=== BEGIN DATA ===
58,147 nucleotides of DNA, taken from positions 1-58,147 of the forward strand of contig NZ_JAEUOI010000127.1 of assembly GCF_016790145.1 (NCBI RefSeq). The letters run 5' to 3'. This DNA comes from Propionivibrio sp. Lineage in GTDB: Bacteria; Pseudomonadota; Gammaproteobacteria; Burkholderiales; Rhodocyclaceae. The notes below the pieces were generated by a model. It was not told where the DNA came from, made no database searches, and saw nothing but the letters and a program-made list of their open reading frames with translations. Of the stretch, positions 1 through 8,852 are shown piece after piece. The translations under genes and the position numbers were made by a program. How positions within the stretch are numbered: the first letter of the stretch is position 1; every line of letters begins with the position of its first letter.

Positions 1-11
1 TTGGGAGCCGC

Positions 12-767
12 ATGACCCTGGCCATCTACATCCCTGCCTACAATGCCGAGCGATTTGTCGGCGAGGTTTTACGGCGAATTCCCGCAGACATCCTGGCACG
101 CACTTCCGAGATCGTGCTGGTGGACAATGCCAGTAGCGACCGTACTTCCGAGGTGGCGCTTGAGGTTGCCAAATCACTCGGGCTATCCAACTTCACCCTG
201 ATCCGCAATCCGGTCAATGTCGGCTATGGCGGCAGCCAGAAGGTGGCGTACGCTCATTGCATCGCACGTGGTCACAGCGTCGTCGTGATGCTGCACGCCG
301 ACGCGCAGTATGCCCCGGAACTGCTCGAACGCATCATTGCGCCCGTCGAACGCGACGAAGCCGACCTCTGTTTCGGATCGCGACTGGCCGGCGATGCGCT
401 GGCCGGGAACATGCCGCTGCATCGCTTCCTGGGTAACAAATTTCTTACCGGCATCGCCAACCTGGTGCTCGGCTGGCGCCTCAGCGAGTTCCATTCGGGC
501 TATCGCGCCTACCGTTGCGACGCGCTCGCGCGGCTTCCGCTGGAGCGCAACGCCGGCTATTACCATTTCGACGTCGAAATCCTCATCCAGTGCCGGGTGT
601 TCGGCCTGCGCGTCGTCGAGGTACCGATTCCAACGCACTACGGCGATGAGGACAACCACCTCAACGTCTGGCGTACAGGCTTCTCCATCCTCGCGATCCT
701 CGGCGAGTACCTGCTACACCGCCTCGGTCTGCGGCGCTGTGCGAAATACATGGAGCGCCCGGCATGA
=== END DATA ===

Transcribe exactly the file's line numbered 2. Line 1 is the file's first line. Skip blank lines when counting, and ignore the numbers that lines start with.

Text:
Positions 1-11